“What grows together, goes together!” This concept could not be more true in France, with a strong gastronomic history of pairing delicious beverages with unique foods.
Classic French Food & Wine Pairings
by Matt Lorman
One of my favorite food sayings is, “What grows together, goes together!” This concept could not be more true in France, with a strong gastronomic history of pairing delicious beverages with unique foods. We’ve rounded up some tried-and-true French classics to treat yourself to. Keep them in your back pocket for your next dinner party.
Muscadet and Oysters
Muscadet is a wine-producing region near the city of Nantes in the Loire Valley. Wines from this area are typically light-bodied and made from the Melon de Bourgogne grape variety. They're refreshingly high in acidity with flavors of lime, lemon, and fresh pear juice. Try them with freshly-shucked oysters with just a drizzle of lemon juice--the minerality and acidity enhances the oysters.
Sauvignon Blanc and Goat Cheese
Sauvignon Blanc is prized for being zesty, herbaceous, and fresh. Its citrus-driven flavors and aromas stand up to the intensity of goat cheese. Look for tangier versions like Chevre or Valencay. Both the wine and cheese have acidity which complements the creaminess of the cheese nicely.
Riesling and Tarte Flambé
Look no further than Alsace for this classic flavor combination. Tarte Flambé, also called Flammekueche, is an Alsatian specialty of crispy thin dough topped with cheese, sliced onions, and bacon lardons. The full-bodied styles of Riesling from the region are exactly what is needed to stand up to the hearty, German-influenced cuisine of the region. Try a dry Alsatian Riesling, with acidity that lightens the heartiness of the dish.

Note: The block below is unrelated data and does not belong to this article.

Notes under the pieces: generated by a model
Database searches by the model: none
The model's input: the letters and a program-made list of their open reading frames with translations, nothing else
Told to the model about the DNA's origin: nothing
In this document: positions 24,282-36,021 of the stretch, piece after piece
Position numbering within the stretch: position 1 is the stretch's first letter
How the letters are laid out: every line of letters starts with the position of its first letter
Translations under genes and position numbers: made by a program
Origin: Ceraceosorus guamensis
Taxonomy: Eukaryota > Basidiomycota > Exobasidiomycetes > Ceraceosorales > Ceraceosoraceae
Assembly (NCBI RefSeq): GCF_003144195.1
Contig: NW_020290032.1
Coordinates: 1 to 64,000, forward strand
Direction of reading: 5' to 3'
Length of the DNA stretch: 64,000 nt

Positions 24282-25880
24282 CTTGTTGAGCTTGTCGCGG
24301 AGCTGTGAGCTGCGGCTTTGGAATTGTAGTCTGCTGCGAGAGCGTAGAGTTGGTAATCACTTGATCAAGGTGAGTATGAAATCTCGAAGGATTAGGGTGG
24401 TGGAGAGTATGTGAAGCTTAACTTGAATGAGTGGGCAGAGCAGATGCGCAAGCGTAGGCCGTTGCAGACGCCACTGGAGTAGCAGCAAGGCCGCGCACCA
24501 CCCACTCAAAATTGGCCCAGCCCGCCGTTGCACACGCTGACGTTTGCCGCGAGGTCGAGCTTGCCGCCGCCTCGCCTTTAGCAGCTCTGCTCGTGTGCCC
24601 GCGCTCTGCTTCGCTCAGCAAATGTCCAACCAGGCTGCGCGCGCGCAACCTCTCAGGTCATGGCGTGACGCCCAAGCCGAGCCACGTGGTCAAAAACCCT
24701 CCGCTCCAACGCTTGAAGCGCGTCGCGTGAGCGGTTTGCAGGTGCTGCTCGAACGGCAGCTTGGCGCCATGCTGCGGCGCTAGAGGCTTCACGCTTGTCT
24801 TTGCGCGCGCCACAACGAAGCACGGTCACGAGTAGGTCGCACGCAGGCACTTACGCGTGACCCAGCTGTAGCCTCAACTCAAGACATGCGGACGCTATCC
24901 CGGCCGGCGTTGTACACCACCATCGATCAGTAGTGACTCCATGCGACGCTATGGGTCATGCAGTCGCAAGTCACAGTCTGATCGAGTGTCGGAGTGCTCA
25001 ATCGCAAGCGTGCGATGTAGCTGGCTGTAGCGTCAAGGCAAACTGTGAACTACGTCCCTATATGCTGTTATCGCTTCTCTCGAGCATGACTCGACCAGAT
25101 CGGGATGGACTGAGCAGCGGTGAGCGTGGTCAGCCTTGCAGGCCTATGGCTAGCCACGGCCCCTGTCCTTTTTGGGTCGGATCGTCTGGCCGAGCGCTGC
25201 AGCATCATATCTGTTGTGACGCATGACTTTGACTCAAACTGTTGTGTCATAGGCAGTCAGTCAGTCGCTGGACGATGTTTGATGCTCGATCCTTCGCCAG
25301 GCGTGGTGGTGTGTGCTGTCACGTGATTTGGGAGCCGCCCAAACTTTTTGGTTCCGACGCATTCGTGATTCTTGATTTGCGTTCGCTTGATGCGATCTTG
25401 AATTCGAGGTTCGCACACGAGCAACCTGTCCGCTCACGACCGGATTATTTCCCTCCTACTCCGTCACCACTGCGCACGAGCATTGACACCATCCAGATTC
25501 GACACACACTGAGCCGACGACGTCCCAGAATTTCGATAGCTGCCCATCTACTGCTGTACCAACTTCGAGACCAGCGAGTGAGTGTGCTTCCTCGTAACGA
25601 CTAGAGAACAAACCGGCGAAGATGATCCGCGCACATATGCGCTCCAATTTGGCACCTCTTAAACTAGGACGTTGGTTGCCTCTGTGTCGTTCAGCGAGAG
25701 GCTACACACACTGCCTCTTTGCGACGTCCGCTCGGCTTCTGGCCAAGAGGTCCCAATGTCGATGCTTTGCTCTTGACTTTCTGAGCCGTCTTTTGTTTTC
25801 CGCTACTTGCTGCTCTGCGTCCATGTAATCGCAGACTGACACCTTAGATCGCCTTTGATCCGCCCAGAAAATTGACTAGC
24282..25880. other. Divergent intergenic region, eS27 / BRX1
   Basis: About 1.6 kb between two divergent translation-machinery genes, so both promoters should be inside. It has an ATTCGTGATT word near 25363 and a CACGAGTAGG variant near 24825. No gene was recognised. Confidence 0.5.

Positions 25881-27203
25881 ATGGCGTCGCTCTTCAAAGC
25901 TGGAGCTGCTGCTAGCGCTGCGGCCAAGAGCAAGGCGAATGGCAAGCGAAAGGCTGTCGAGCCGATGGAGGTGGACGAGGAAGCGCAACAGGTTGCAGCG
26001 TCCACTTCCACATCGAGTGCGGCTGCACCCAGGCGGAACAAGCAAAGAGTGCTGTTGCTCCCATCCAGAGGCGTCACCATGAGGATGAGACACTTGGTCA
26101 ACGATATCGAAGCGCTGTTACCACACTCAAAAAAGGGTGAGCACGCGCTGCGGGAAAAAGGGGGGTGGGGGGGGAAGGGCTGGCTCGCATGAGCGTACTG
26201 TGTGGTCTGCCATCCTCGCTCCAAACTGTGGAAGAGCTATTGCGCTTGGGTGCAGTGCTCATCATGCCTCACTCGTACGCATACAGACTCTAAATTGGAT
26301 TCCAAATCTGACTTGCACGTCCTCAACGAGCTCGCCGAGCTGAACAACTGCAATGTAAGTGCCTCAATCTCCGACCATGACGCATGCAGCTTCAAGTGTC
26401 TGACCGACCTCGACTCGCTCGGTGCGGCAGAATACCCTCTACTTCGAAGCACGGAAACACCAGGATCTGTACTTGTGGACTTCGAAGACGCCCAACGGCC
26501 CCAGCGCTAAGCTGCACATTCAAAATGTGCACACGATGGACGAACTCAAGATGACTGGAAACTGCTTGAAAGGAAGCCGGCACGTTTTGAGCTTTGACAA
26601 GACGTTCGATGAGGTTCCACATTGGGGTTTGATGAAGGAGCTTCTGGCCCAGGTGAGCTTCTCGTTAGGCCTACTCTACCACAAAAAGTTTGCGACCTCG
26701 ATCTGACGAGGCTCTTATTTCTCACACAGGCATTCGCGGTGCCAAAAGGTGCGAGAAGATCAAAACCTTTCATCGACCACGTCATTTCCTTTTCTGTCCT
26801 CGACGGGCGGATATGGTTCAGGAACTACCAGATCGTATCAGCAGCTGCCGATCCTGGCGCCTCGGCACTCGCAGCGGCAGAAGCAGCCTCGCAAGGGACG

Rosé and Bouillabaisse
Imagine sipping a chilled glass of rosé on the coast of Southern France over a nice bowl of bouillabaisse, a local seafood stew. The melange of fish, shellfish, and vegetables are pulled together by a rich broth that's made to enjoy on a summer day. This is a typical Provence dish, making it a no-brainer to pair with rosé from the same region.
Syrah and Duck Confit
Duck confit is rich and fall-off-the-bone delicious. It needs a wine that can stand up to the richness. Syrah does just that. The flavors of purple plums, tobacco, and green peppercorns are lifted by a bright acidity and tannin structure that plays nicely with the duck. Be sure to sear it before serving to get the skin nice and crispy.
Eager to try out these classic French pairings need assistance selecting the best wines to pair? Look no further than Concierge by DCanter for your very own on-call sommelier to help! There are so many exciting wines to try. Get started today.